JTA, which describes itself as “The Global News Service of the Jewish People,” has posted an article discussing the divergent choices various Jewish groups have made regarding Christian Legal Society v. Martinez. As the article explains, some groups have filed “friend of the Court” briefs supporting CLS’s constitutional freedom to draw its officers and voting members from among those who share its religious commitments — both doctrinal and moral. Others plan to file in support of the government or sit the case out.
The article features several remarkable statements by Deborah Lauter, the National Director of Civil Rights for the Anti-Defamation League. First, she implicitly characterizes CLS as a group that is “opposed” to non-Christians and those who engage in extramarital sexual conduct. It is profoundly unfair and misleading to characterize CLS’s statement of faith requirement as “opposition” to those who have different religious commitments. The statement of faith expresses CLS’s core religious beliefs, positively articulating what brings its members together. The idea that the founders and leaders of CLS started with some “opposition” to non-Christians and then wrote the statement of faith to express that alleged “opposition” is absurd.
Second, Ms. Lauter suggests that if CLS prevails, public universities will be rendered utterly unable to address actual invidious discrimination. I continue to find it amusing that opponents of CLS’s position, finding themselves unable to mount a persuasive case against CLS itself, must resort to parades of hypothetical horribles. Her remark reflects a conflation of real discrimination (invidiously taking irrelevant characteristics into account) and the means by which a bona fide religious group legitimately maintains its religious character over time.
Third, Ms. Lauter said that it is “antithetical to democracy” to allow religious groups that consider religion in their hiring decisions to participate in federally funded social service programs. “Democracy” produced the 1996 welfare reform law, which acknowledged the right of such religious groups to participate in the provision of services to needy people with public money. Large numbers of both Democrats and Republicans voted for this legislation, and a Democratic president (Bill Clinton) signed it. Can one plausibly call their handiwork “antithetical to democracy”? It appears as though “antithetical to democracy” means “stuff ADL doesn’t like.”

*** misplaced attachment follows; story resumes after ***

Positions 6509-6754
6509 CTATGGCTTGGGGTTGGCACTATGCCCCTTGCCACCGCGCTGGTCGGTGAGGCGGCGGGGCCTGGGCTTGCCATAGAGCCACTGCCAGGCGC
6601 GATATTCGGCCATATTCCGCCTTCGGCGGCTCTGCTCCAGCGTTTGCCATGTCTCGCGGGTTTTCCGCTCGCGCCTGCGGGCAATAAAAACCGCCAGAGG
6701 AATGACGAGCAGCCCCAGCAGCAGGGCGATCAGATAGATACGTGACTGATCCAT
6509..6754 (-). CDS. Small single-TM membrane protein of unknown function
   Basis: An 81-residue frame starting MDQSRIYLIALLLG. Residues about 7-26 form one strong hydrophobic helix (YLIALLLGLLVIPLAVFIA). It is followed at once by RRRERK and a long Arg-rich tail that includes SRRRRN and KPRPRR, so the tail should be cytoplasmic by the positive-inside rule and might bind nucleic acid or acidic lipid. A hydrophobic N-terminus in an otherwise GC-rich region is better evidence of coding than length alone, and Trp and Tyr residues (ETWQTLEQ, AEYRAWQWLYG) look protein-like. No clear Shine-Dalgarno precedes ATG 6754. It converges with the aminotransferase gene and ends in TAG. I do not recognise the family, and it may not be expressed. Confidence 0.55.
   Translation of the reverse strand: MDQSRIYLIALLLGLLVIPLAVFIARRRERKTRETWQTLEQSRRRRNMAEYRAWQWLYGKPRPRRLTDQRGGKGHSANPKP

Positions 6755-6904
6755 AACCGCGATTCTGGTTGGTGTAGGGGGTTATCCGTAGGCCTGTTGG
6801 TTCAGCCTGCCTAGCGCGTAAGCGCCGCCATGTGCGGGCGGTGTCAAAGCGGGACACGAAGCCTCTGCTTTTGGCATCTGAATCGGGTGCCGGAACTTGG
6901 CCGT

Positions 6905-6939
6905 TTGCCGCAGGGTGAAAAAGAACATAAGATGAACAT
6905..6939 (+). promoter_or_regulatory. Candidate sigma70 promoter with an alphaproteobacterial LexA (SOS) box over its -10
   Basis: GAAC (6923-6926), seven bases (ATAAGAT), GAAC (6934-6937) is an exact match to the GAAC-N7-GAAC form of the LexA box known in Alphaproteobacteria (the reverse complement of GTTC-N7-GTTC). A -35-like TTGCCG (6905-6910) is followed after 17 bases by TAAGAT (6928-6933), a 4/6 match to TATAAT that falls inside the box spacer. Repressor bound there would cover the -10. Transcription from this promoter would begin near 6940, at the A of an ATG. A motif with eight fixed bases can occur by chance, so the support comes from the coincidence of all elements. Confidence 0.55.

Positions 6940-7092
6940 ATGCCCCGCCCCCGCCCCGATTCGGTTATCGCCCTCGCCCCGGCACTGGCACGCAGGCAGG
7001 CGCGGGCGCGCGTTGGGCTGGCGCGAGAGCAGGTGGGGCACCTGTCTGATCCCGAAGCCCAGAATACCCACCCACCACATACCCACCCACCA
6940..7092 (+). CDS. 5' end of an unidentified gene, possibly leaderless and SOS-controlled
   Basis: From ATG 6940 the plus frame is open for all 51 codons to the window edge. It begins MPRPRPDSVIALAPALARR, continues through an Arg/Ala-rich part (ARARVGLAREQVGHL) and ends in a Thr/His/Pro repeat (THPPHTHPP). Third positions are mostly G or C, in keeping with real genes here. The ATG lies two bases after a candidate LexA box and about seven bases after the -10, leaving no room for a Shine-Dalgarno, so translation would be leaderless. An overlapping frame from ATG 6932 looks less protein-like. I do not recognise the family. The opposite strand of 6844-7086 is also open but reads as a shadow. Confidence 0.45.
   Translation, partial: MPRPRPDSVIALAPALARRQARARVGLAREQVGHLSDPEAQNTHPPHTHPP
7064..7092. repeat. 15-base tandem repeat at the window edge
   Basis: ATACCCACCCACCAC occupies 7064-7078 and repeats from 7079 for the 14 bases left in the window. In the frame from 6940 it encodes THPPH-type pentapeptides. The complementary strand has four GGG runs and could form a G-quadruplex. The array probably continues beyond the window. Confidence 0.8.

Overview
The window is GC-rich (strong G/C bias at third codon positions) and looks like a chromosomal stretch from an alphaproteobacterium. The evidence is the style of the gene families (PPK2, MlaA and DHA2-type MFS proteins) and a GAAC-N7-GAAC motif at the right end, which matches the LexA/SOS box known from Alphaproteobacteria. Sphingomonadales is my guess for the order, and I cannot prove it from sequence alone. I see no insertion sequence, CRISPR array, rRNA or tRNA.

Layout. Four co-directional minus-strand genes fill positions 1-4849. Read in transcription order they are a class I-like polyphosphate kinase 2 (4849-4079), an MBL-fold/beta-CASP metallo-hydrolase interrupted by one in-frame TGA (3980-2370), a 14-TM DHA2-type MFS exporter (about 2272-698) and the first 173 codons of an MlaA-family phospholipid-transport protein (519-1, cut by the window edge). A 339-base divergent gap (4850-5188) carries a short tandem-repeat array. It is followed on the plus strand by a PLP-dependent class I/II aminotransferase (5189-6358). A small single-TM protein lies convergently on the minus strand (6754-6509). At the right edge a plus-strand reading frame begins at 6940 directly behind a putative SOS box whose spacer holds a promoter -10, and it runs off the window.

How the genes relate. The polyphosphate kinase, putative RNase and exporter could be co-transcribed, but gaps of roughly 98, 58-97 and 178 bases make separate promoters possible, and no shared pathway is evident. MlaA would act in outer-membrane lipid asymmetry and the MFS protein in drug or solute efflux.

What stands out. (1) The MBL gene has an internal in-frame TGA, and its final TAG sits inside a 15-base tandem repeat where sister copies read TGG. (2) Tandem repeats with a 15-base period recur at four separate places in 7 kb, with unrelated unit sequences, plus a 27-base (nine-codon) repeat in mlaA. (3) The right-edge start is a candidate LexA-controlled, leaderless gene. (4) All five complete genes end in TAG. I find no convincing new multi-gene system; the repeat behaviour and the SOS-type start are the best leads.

Hastings states that no group can deny voting membership and leadership to any student on any basis (not just on the basis of characteristics listed in Hastings’ Policy on Nondiscrimination, like race and religion). Under such a policy, a student chapter of ADL would not be able to withhold voting membership or an officer position from an avowed anti-Semite. Does ADL really believe that Hastings would not violate ADL’s constitutional rights by revoking its registered status under such circumstances? Perhaps ADL is confident that Hastings would selectively enforce such a policy by, say, withholding registered student organization status from CLS while conferring such status on it. That might not be an unreasonable assumption: in 2004, Hastings conferred RSO status upon La Raza (“the race”) even though its bylaws expressly limited membership and leadership to those “of Raza background.”